You’d think Bob Moore would have been content to remain CEO of a wood pallet company that held nearly 90 percent of the market share in an unchanging industry. He could have kept leading a steady, successful company until retirement.
But he’s an entrepreneur. And he saw a need for change. Wood pallets would break, upsetting automated production lines. Maintenance was expensive. And then there were the environmental issues and hints of food safety concerns.
His company was unreceptive to his suggestions, so he set out on his own.
After researching the best way to develop an improved pallet, Moore landed on plastic which was lighter, stronger and cleaner. But the next challenge was funding.
Every week for about 18 months, he traveled to New York to propose his business plan to private equity firms. Though there was strong interest, the firms wouldn’t invest in start-ups.
But then a private equity firm that knew about Moore’s experience asked for his help. It was considering acquiring a small public pallet manufacturing company that was losing money. Ultimately, he purchased a share and played a crucial role in making the company profitable.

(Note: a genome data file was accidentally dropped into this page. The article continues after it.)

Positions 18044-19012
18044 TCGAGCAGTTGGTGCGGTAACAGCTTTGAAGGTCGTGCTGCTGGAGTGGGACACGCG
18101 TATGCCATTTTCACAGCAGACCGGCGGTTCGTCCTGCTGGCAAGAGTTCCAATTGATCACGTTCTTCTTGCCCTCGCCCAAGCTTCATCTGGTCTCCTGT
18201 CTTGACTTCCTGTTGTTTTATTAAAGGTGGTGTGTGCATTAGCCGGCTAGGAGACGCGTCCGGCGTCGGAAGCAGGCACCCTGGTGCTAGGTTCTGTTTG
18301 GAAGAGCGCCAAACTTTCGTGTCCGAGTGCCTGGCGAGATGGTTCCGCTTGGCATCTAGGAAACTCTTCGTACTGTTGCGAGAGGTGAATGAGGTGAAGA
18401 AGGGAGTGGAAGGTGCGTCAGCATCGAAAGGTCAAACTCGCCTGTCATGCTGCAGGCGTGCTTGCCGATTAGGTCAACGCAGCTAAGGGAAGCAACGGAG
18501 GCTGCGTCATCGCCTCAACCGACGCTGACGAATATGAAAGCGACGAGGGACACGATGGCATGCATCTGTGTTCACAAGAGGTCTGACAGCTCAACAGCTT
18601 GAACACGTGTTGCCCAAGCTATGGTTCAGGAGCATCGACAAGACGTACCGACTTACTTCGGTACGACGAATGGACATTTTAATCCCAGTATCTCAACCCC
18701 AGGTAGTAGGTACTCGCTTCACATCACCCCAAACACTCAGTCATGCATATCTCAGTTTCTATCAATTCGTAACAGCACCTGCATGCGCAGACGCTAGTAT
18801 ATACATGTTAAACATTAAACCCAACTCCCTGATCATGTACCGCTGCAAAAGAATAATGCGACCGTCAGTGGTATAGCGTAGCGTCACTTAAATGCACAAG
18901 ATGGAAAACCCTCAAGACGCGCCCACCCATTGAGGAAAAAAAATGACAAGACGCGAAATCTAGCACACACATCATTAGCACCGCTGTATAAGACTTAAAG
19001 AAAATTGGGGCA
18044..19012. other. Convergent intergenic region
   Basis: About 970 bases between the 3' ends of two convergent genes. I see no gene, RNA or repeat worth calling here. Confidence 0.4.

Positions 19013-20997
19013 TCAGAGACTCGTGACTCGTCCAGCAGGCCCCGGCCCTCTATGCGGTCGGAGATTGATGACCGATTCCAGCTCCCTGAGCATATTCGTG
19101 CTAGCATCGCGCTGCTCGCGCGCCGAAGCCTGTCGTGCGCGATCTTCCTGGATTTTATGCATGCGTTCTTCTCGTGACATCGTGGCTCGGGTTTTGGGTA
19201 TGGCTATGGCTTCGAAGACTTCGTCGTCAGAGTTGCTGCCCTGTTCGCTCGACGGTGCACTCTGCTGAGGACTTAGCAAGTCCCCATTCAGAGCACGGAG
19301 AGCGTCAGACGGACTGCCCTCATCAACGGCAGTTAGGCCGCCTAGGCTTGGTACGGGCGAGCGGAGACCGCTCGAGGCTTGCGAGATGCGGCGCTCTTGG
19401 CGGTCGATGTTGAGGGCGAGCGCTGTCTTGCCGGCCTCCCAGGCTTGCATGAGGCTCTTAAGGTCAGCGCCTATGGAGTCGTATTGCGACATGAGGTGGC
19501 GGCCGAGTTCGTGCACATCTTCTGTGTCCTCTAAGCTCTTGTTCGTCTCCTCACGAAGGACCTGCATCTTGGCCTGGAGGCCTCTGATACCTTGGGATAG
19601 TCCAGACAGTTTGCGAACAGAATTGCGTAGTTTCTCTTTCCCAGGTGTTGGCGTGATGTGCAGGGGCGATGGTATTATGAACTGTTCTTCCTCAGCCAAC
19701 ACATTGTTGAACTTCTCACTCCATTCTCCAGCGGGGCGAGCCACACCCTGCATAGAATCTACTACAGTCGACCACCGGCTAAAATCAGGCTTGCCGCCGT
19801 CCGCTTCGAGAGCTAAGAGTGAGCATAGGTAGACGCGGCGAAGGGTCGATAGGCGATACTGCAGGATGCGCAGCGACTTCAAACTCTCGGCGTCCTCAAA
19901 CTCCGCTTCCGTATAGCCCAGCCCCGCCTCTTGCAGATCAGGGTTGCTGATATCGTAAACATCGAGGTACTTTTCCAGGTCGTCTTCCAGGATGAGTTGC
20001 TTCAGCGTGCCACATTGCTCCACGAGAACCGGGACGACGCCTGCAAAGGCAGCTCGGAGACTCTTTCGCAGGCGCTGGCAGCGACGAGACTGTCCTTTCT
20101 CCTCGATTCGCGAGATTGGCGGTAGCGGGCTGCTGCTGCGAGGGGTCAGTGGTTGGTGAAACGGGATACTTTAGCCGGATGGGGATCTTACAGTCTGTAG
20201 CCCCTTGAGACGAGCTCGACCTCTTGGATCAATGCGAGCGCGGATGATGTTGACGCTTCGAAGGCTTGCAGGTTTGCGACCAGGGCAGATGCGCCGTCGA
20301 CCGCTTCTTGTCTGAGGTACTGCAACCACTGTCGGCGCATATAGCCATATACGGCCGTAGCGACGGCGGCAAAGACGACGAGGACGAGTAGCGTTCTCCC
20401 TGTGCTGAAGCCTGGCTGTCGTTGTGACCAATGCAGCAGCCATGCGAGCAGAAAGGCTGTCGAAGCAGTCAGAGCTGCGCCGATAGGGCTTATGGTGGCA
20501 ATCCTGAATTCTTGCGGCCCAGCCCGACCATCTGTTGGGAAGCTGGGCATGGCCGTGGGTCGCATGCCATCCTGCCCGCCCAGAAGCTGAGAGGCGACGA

When he went back to the firm as a part owner, he was no longer considered a start-up. And iGPS was born, with Moore as CEO.
After three years, the plastic pallet embedded with radio frequency identification chips for tracking loads through the supply chain was ready for market.
In one year of operations, iGPS took 1/13 of the market share in the pallet industry. It continues growing with new customers, plans to expand into Europe and a goal to build GPS into its fleet for further tracking capabilities.